The building now known as the RCA Victor building on Lenoir Street was originally built by the Berliner Gramaphone Company between 1908 and 1921 for the production of gramaphone equipment. Emile Berliner was born in Germany, moved to Washington, and finally settled in Montreal. He invented the telephone microphone, the gramophone and the flat record. When construction was completed in 1921, Berliner Gramophone possessed one of the most modern factories in Montreal. The 50,000 sq. ft. plant made both players and records.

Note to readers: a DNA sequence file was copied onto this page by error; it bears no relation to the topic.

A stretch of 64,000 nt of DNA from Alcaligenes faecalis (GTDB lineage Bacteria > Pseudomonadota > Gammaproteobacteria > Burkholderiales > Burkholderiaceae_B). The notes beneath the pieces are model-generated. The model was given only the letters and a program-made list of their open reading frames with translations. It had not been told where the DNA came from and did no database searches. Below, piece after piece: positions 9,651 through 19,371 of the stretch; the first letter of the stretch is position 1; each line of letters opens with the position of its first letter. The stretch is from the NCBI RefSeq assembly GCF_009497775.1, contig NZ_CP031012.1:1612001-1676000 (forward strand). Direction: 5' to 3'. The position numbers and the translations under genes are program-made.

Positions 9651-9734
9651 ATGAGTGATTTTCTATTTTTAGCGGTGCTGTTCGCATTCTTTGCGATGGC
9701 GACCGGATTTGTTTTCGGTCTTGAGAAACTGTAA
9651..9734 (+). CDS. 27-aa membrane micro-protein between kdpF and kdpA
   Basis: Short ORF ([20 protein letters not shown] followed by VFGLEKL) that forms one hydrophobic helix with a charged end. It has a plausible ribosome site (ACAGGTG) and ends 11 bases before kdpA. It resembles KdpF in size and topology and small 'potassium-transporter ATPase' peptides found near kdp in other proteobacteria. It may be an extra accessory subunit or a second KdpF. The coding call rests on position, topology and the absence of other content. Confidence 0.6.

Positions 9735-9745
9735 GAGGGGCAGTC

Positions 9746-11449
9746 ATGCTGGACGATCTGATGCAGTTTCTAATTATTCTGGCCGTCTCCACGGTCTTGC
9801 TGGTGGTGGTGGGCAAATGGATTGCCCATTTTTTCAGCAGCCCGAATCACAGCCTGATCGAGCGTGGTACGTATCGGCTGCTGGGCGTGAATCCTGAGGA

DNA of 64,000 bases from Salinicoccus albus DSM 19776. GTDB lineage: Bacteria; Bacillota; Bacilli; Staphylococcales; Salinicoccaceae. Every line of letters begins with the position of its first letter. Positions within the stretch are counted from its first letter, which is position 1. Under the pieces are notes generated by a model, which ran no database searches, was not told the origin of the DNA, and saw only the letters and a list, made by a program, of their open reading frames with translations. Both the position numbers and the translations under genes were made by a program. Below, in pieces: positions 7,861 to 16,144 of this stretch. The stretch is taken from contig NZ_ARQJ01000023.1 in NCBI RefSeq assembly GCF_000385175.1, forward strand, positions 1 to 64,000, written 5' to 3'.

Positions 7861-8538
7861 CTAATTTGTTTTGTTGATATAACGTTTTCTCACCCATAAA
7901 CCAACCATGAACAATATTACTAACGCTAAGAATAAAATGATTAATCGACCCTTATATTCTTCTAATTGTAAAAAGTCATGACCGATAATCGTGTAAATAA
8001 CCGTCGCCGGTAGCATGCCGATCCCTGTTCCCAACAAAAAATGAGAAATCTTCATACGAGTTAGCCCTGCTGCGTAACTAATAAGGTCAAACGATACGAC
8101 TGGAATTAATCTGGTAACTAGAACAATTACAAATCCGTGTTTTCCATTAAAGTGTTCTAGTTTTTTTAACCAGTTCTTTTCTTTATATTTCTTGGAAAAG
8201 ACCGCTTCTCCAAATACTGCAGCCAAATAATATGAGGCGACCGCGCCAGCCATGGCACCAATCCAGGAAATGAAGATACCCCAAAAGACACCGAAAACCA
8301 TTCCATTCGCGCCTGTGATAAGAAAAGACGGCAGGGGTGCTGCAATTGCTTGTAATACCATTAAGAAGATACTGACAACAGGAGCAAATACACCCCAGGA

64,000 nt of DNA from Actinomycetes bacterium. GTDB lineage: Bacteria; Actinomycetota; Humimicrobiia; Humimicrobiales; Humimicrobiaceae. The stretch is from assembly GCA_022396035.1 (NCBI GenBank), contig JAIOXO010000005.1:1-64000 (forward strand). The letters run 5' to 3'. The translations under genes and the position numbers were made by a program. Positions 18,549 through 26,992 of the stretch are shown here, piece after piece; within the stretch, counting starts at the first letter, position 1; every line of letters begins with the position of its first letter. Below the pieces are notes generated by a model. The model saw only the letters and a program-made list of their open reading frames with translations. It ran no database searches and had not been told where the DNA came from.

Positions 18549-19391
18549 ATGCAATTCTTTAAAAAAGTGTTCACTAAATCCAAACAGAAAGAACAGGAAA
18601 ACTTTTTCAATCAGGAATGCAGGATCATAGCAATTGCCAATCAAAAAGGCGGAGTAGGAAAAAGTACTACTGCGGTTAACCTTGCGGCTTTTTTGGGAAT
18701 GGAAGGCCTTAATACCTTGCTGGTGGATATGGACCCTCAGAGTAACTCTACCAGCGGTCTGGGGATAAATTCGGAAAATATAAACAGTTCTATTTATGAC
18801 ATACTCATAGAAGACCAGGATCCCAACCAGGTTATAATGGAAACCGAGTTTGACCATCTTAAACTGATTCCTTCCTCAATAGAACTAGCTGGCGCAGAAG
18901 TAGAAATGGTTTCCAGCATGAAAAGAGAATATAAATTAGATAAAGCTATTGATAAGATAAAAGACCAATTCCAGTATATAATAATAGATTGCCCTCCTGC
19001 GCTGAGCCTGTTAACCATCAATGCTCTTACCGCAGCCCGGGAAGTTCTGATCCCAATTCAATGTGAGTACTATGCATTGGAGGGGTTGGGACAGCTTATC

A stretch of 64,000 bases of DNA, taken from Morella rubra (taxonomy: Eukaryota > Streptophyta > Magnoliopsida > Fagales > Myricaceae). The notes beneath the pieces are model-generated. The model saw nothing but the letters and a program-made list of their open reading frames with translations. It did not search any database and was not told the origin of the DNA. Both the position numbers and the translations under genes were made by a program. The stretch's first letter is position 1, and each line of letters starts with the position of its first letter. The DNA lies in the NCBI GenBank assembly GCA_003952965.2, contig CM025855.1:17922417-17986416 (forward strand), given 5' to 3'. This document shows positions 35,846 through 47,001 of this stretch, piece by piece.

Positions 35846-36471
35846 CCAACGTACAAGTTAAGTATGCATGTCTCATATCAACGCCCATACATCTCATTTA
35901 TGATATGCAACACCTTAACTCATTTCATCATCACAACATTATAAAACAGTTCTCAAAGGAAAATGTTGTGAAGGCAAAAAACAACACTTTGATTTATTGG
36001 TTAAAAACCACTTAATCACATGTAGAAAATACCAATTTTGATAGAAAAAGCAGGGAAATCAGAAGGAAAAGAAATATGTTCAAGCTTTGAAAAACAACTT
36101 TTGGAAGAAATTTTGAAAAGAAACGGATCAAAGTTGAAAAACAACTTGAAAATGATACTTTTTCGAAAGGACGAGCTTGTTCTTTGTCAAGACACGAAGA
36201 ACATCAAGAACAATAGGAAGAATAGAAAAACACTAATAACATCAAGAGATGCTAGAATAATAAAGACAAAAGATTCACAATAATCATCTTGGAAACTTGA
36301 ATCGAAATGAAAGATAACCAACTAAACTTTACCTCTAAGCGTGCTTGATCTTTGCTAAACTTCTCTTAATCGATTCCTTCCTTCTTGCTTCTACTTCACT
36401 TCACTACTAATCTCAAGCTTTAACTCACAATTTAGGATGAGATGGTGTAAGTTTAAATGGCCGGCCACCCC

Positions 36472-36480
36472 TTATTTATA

The Gramaphone Company bought the now-famous painting of Nipper the Dog from the English painter Francis Barraud in 1896. Barraud had first offered the painting to representatives of the Edison-Bell Company who turned him down telling him that "dogs don't listen to phonographs".
This trademark first appeared in 1900 in Montréal on the back of record # 402 - "Hello My Baby", by Frank Banta. This classic logo has adorned millions of Gramaphone, RCA, and RCA Victor recordings over the last 100 years.
©2016 Linda Sullivan-Simpson
The Past Whispers
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